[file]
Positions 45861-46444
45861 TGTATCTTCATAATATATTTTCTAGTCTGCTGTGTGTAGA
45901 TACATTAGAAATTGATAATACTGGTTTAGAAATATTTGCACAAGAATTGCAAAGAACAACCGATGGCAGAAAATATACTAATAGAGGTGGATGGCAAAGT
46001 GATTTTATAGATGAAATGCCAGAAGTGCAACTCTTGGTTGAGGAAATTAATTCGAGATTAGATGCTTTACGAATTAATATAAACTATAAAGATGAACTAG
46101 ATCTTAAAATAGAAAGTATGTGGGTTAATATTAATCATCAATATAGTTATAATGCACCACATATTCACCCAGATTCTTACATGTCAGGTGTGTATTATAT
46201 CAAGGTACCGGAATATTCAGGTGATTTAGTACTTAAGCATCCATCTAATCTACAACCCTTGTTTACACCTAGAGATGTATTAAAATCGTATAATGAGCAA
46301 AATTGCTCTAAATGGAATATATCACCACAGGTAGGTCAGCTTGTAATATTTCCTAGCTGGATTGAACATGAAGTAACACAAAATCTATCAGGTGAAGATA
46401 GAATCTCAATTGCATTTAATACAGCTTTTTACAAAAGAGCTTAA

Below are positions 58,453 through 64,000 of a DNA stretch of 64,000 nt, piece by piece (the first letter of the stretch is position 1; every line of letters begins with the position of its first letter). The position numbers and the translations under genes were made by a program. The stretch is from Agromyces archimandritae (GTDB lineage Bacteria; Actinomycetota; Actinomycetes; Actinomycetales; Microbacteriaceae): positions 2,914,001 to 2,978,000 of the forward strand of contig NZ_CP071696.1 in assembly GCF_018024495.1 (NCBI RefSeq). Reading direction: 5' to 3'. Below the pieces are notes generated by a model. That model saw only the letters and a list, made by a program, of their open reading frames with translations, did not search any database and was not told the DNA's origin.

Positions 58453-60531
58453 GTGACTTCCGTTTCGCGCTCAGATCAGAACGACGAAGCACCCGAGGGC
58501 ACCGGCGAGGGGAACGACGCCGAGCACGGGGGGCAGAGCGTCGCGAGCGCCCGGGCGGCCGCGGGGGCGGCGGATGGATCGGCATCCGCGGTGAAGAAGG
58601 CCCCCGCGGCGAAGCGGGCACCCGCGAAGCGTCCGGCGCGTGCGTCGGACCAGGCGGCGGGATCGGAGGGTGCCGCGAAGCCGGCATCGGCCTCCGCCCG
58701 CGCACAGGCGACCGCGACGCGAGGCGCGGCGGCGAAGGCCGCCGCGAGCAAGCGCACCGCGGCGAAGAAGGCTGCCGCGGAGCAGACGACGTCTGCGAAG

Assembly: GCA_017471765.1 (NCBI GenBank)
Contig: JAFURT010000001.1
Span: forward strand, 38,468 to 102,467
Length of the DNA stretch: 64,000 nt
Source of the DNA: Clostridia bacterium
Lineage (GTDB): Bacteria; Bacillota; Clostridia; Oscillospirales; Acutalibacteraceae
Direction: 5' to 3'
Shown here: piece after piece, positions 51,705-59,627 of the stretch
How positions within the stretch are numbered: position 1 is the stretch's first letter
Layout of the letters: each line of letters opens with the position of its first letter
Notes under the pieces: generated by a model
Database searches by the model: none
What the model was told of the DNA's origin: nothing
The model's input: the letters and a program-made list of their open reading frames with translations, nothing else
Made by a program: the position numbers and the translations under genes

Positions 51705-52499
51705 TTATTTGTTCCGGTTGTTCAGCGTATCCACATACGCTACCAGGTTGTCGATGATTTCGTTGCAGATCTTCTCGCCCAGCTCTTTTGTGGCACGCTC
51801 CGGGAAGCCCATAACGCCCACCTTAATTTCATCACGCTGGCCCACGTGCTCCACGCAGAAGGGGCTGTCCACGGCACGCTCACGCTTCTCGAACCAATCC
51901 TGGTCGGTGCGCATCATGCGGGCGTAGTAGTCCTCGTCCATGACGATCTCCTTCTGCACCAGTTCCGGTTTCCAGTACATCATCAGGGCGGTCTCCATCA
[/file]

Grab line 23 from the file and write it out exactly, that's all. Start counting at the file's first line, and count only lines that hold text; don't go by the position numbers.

How positions within the stretch are numbered: position 1 is the stretch's first letter